Also in palladium, 12 non-U.S. banks are net short 1,666 COMEX contracts-which is down 176 contracts from the 1,842 COMEX contracts that these 12 non-U.S. banks were short in the July BPR.  When you divide up the short positions of these non-U.S. banks more or less equally, they’re also immaterial…especially when you compare them to the positions held by the 4 U.S. banks.  The short positions in palladium held by the U.S. banks are pretty much immaterial as well.


But, having said all that, as of this Bank Participation Report, 16 banks [U.S. and foreign] are net short 20.9 percent of the entire COMEX open interest in palladium.  In July’s BPR, the world’s banks were net short 38.7 percent of total open interest, so there’s been a huge decline in the concentrated short position of the banks in this precious metal.


It’s also apparent that ‘da boyz’ are heading for the exits in palladium as well.  And to give you an idea of just how fast they’re been moving this year, the short position of the world’s banks in palladium was 18,683 contracts in total back in January of this year.  Compare that with the 4,812 contracts they are short as of August’s Bank Participation Report.


Here’s the palladium BPR chart.  You should note that the U.S. banks were almost nowhere to be seen in the COMEX futures market in this metal until the middle of 2007-and they became the predominant and controlling factor by the end of Q1 of 2013. That has changed completely over the last six months.  Click to enlarge.



Along with today’s Commitment of Traders Report, the above data in the August Bank Participation Report proves beyond all doubt that the U.S. bullion banks…read JPMorgan…have been covering their short positions in all four precious metals at a furious pace for the last six months.  That process has accelerated in the last two months — and for all intents and purposes [expect for JPMorgan’s 20,000 contract short position in silver — and Scotiabank’s big short position in silver as well] there are no material short positions held by any of the U.S. or non-U.S. banks in any precious metal.


And since that’s obviously the case, I can certainly understand why Ted said in his weekly commentary on Saturday, August 4…”The new COT report issued yesterday does nothing to diminish my expectations for a price explosion at any time” — and why he’s “so bullish that I can hardly contain myself.


If he felt that way a week ago, one wonders how he’ll phrase it in his weekly commentary today.  With today’s COT and BPR data in hand, you should be feeling the same way as well, dear reader.  I know that I am.


All we’re waiting for is CME CEO Terry Duffy’s “event” that will set it off.



Brunswick-Lüneburg, line Wolfenbüttel, Augustus the Younger, 1635-1666,
Reichsthaler 1643, Zellerfeld 7th Bell Thaler
Origin: Roman German Empire     Mint: Zellerfeld     Material: Silver     Full Weight: 28.88 grams


I have very few stories for you today — and they include a couple that I’ve been saving for Saturday’s column for both length and content reasons.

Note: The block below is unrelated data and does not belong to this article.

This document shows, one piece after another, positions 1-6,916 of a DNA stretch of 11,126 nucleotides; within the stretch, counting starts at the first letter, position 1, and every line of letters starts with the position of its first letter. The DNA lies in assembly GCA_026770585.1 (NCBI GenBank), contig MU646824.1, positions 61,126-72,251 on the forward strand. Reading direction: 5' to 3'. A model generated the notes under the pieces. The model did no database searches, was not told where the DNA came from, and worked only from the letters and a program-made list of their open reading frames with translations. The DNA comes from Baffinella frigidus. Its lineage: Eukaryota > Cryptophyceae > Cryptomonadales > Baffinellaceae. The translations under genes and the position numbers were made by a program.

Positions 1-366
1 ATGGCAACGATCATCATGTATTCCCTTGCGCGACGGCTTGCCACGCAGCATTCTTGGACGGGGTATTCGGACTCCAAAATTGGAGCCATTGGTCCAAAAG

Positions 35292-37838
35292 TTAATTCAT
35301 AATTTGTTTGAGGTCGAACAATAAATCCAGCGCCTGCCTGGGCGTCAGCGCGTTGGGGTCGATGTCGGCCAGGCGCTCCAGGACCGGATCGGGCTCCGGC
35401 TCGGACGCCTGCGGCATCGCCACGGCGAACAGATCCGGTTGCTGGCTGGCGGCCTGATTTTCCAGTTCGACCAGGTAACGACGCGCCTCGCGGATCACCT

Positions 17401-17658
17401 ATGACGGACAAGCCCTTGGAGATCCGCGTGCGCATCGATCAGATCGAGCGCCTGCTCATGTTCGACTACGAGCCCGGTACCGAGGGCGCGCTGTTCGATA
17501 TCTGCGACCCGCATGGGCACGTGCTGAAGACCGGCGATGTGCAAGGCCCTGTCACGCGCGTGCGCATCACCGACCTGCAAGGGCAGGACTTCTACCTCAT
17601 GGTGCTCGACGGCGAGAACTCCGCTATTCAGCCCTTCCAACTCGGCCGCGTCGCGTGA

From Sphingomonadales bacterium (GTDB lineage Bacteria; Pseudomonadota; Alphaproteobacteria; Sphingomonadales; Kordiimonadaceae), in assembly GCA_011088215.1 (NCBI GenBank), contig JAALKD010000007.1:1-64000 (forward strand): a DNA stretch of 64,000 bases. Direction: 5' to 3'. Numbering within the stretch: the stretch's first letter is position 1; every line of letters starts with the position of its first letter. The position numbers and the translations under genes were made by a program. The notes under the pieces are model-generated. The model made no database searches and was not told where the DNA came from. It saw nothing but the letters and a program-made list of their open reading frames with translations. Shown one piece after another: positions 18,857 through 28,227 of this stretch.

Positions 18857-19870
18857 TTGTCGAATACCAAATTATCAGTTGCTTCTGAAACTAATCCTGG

U.S. Spending on Interest Hits All Time High as Budget Deficit Soars to $684 Billion

The U.S.’ spending problem is starting to become a major issue.


According to the latest Monthly Treasury Statement, in June, the U.S. collected $225BN in tax receipts – consisting of $110BN in individual income tax, $91BN in social security and payroll tax, $4BN in corporate tax and $20BN in other taxes and duties- a drop of 2.9% from the $232BN collected last July and a reversal from the recent increasing trend…… and in July, the 12 month trailing receipt total was barely higher compared to a year ago, up just 0.4% Y/Y after rising as much as 3.1% at the end of 2017.


This resulted in a July budget deficit of $77 billion, in line with expectations, and a signification deterioration from the $43 billion recorded in July of 2017.


The July deficit brought the cumulative 2018F budget deficit to over $684BN during the first 10 month of the fiscal year, up 28% over the past year.


This is the highest 12 month cumulative deficit since May 2013; as a reminder the deficit is expect to increase further amid the tax and spending measures, and rise above $1 trillion as soon as next year.


But while out of control government spending is clearly a concern, an even bigger problem is what happens to not only the U.S. debt, which recently hit $21.3 trillion, but to the interest on that debt, in a time of rising interest rates.


As the following chart shows, U.S. government Interest Payments are already rising rapidly, and just hit an all time high of $538 billion in Q2 2018.


This  multi-chart news item was posted on the Zero Hedge website at 3:01 p.m. EDT on Friday afternoon — and I thank Brad Robertson for sending it our way.  Another link to it is here.


Americans’ Real Wage Growth Slumps Most in 6 Years

And just like that, a million hopeful voices cried out in horror…

Real average hourly earnings shrank by the most since 2012 in July…
For years hope has been soaring that household income will rise any minute now… and despite two years of disappointment, they remain optimistic…


But unemployment is so low? Full-employment? Wage pressure? Hmm, maybe that dismal participation rate is more important that we thought…


Just keep believing America!!


This brief, but worthwhile 3-chart Zero Hedge article appeared on their website at 10:55 a.m. EDT on Friday morning — and it’s the second contribution in a row from Brad Robertson.  Another link to it is here.


Paul Craig Roberts Rages: “Elites Are Shutting Down the Truth-Tellers

Economic expert and journalist Dr. Paul Craig Roberts says the ideas of the elite are awful, and they want to suppress free speech to get their policies instituted. Dr. Roberts explains,